On Saturday, March 22 Team Monkey Business had it’s 3rd playtest.
One first grader
One fourth grader
For this playtest we had a prototype with a basic subset of our desired functionality of the game. We had spent the week leading up to it polishing on what we had in place. Players could interact with their bookshelf (drag and drop books to different shelves, look at descriptions of books in the catalogue that correspond to those in the library), visit each other’s houses and make recommendations. Also, the current version had animations for the characters (walking and idle) and art assets for the neighborhood.
We wanted to:
Guage player’s overall impression of our prototype now that we had many of the features in place and linked together.
Ask questions to see if the next steps we had planned were heading in the right direction
Need of guidance
While our testers indicated in their surveys that they understood the different aspects of the game, it was clear from observation that they needed direction multiple times throughout the experience to perform all the interactions in the game.
To address this, as indicated earlier, we plan on implementing in game instructions in the near future. Also, more immediately we will redesign some of the UI elements in the game to make their functionality more apparent.
2. Not made for adversarial players and that’s ok
Our game holds little appeal for adversarial players, but as it is an educational game and meant to encourage learning communities and reading that is ok. The two testers we had for this playtest were clearly fans of adversarial games (they listed Titanfall as their current favorite game and destroying other players as their favorite part).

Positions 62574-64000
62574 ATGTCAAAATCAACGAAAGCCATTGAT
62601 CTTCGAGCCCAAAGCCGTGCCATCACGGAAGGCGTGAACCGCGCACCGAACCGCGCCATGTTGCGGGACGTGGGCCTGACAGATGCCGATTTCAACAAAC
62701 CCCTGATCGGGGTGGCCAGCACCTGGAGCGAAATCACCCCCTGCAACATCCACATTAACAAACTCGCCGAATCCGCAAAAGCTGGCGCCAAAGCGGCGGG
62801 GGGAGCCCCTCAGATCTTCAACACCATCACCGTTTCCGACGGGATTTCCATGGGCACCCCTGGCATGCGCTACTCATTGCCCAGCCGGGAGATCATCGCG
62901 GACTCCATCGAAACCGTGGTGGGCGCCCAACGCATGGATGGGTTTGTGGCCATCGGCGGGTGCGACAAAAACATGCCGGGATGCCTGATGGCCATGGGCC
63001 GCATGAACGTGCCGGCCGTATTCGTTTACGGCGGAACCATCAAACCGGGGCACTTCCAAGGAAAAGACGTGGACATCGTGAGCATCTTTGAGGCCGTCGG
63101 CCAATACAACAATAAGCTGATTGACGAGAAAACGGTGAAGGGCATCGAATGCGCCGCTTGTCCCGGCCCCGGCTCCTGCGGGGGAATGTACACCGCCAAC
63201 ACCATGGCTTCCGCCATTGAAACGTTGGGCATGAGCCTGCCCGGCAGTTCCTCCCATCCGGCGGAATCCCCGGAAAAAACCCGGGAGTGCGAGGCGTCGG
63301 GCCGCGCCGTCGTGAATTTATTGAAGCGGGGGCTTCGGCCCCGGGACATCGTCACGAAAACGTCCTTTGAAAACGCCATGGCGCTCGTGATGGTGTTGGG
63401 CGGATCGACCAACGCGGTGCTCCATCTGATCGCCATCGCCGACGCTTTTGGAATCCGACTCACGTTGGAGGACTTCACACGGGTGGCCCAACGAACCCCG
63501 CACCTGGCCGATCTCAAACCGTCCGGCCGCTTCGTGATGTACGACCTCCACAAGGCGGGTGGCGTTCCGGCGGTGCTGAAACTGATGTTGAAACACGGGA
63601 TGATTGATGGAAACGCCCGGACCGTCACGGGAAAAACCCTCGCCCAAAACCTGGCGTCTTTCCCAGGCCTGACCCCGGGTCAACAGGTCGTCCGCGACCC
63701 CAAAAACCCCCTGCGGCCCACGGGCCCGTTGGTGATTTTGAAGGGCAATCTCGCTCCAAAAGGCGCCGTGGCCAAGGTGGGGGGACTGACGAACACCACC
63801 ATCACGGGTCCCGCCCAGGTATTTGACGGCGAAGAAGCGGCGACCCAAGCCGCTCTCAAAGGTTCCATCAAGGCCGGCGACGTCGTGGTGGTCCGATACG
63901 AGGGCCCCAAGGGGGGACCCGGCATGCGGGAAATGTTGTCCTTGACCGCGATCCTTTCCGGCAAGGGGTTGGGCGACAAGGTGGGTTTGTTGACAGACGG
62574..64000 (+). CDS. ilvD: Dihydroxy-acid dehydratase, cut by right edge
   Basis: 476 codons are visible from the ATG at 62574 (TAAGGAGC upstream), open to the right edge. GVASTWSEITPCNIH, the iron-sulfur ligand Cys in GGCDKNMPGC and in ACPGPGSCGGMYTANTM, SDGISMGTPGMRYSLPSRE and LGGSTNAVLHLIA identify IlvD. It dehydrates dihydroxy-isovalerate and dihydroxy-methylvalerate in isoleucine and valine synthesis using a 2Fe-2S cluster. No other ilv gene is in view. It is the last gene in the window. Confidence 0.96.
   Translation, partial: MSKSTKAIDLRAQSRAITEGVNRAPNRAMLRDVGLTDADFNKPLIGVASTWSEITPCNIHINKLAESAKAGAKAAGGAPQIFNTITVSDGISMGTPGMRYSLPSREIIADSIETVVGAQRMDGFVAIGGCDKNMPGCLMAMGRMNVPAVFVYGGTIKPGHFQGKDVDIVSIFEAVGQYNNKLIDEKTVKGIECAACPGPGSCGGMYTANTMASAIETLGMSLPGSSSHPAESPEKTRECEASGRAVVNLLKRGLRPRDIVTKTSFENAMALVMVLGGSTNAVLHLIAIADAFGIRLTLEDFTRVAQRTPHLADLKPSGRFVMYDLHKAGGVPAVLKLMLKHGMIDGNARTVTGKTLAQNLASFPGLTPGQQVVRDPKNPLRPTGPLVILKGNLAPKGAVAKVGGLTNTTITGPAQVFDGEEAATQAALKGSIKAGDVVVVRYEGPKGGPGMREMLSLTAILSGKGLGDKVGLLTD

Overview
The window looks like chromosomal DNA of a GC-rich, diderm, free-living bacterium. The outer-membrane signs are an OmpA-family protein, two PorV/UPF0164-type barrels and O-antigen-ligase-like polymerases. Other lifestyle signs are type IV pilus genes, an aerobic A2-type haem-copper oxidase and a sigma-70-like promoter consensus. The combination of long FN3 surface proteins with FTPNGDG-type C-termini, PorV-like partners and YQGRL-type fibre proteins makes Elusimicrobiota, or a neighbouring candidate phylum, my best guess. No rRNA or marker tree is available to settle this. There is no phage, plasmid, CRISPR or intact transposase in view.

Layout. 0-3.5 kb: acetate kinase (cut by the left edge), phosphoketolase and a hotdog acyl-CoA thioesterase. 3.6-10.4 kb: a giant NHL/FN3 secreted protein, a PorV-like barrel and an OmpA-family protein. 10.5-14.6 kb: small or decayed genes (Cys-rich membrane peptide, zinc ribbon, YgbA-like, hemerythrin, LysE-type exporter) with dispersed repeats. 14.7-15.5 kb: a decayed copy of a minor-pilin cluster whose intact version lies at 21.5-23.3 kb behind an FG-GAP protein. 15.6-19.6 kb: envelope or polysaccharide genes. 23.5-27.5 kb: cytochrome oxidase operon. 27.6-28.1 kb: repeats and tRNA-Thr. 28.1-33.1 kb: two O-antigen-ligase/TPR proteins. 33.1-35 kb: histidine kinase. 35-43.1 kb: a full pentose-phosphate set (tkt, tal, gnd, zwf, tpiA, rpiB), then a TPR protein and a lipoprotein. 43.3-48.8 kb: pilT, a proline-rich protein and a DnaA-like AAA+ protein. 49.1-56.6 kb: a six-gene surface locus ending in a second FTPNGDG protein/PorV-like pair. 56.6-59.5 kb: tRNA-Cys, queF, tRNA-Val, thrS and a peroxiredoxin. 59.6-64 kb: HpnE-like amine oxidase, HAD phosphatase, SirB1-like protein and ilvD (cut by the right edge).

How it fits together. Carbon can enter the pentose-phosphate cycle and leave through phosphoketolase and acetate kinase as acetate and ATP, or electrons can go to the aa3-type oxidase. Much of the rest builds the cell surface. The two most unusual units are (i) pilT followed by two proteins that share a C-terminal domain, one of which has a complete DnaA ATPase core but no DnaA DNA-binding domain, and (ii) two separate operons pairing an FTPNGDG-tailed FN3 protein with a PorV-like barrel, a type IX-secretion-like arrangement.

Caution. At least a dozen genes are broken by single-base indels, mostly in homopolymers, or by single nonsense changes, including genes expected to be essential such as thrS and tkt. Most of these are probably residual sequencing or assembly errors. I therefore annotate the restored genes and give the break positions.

However, something to note , is that if their are enough player to player interactions then different types of players may interpret these interactions in ways that appeal to them. For example, today’s players saw visiting each other’s houses as “burglarizing”, and recommending books as “messing up” a friend’s house.
3. Quests/Exp may hold interest for gamers
Today’s testers, who are definitely gamers, indicated that among several choices quests and experience points was the most interesting thing for them.
Our Next Steps:
Our artists are currently working on additional assets as decorations and our game designers have created a specification for a quest and experience point system. So, depending on the feedback we receive from faculty after our half-semester presentation, our tentative plan is to move forward with implementing our quests and decorations systems.